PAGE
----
China, Russia exploit vacuums left by Trump's 'America First' policy
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With the White House in chaos, and Secretary of State Rex TillersonRex Wayne TillersonHeather Nauert withdraws her name from consideration for UN ambassador job Trump administration’s top European diplomat to resign in February Pompeo planning to meet with Pat Roberts amid 2020 Senate speculation MORE decimating the State Department, China and Russia are exploiting vacuums left by Trump’s “America first” policies. 

Special Counsel Robert Mueller’s impaneling of a grand jury to investigate possible coordination with the Trump campaign and Russia, and leaked transcripts of Trump’s embarrassing conversations with the president of Mexico and prime minister of Australia, have exacerbated the world’s loss of confidence in Trump and his policies.

As of late May, there were roughly 200 unfilled positions at the State Department requiring Senate confirmation. Fifty-two ambassadorships are currently vacant with no nominations. Several top officials resigned, citing the department’s disdain for their expertise and failure to communicate downstream. Others described the environment as toxic.


Meanwhile, Russia and China are expanding their economic, geopolitical and military reach around the world. This has undercut our global trade, military influence and ability to fight terrorism and maintain peace in regions where tensions are high.

The Trans-Pacific Partnership (TPP) and the Paris climate accord were international forums in which we could communicate, lead and influence on many important issues. Sadly, we lost those opportunities when Trump’s withdrew from them. NATO affords similar opportunities. But given Trump’s aggressive diatribes, NATO countries listen to us with less trust, waiting for us to pivot back to combativeness at any moment.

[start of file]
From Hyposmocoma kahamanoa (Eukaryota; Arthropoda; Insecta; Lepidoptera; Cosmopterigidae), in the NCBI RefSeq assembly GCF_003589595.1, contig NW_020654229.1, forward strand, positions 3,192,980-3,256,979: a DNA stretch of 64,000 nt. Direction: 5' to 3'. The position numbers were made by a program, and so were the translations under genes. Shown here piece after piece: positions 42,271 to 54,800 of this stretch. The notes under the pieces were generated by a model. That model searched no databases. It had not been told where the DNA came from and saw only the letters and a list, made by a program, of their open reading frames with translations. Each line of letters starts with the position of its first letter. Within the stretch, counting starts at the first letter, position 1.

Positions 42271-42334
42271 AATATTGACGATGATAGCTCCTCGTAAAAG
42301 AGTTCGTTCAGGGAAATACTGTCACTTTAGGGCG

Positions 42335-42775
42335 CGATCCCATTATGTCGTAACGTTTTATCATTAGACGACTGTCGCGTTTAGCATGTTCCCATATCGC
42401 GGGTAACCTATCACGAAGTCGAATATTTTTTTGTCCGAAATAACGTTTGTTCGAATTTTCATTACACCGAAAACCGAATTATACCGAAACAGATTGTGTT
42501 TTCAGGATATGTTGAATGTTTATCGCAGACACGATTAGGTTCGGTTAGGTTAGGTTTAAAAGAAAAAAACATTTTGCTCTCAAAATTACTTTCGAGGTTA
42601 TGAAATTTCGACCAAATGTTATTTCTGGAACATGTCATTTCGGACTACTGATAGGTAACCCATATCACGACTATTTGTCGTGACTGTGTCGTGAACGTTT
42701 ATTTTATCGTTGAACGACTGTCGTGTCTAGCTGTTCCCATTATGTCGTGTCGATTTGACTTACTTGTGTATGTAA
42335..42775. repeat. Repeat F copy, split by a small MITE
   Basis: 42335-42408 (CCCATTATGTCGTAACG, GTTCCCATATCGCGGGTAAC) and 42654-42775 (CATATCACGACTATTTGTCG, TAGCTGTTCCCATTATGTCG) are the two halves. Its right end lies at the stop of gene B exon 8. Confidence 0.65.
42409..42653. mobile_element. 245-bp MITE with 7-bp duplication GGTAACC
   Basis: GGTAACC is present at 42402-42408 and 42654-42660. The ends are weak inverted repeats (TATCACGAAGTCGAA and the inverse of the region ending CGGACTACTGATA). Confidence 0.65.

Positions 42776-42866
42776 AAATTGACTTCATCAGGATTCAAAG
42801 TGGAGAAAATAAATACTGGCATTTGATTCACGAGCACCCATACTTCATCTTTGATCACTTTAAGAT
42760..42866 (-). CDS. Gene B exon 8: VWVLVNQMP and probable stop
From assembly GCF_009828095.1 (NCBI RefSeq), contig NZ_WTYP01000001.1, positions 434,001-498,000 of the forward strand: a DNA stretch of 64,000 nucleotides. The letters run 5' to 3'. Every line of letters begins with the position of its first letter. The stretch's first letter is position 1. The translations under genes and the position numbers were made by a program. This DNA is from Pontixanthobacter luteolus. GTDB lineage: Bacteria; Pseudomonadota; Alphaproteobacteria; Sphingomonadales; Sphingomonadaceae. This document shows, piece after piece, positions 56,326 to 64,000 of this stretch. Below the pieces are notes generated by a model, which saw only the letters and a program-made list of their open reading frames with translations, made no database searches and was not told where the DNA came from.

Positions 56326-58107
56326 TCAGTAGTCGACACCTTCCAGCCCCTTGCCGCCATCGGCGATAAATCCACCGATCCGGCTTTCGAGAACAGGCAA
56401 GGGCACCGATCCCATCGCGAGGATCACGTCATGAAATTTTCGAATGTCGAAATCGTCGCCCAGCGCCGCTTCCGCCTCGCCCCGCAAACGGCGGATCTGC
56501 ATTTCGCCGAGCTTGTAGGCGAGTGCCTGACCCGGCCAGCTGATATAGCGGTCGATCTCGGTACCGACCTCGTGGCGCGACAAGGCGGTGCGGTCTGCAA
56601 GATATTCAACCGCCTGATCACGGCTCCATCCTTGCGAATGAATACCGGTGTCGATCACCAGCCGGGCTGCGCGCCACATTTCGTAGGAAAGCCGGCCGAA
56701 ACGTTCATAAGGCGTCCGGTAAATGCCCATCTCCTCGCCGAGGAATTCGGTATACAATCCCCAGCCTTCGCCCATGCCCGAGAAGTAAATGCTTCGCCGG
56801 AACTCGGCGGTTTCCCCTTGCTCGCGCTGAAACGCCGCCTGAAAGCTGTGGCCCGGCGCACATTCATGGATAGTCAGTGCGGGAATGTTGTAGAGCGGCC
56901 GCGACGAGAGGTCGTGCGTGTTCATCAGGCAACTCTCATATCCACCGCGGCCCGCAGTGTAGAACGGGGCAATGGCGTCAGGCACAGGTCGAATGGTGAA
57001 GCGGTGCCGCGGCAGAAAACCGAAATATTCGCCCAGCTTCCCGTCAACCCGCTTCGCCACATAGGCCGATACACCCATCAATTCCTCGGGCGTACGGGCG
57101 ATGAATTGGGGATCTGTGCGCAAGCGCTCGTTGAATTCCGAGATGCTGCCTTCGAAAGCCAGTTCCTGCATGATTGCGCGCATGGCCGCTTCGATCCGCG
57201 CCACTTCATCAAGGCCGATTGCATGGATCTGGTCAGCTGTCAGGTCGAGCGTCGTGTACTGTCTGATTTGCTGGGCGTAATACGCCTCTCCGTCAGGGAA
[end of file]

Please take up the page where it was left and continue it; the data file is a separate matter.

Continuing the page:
China greeted our withdrawal from TPP by promoting its Regional Comprehensive Economic Partnership. It excludes the United States but includes ten members of the Association of Southeast Asian Nations plus six other countries. The group accounts for just under a third of global GDP.  The Philippines, Vietnam and other countries are seeking bilateral trade relationships with China that exclude the U.S.

Joining TPP would have underscored the U.S. commitment to Southeast Asia and allowed us to expand our diplomatic and military power in the region. Now, countries there doubt America will come to their defense. 

This has already played into China’s hegemonic agenda. Vietnam backed off its Hague-declared legal right to drill in the South China Sea, citing doubt that America would come to its aid if China took military action. China has traveled to the location to inspect the area for its potential. 

Our weakened influence has fed the rivalry between China and Japan. “Without strong U.S. leadership to mediate tensions, the long simmering enmity between the two Asian giants could explode into violence,” says the Rand Corporation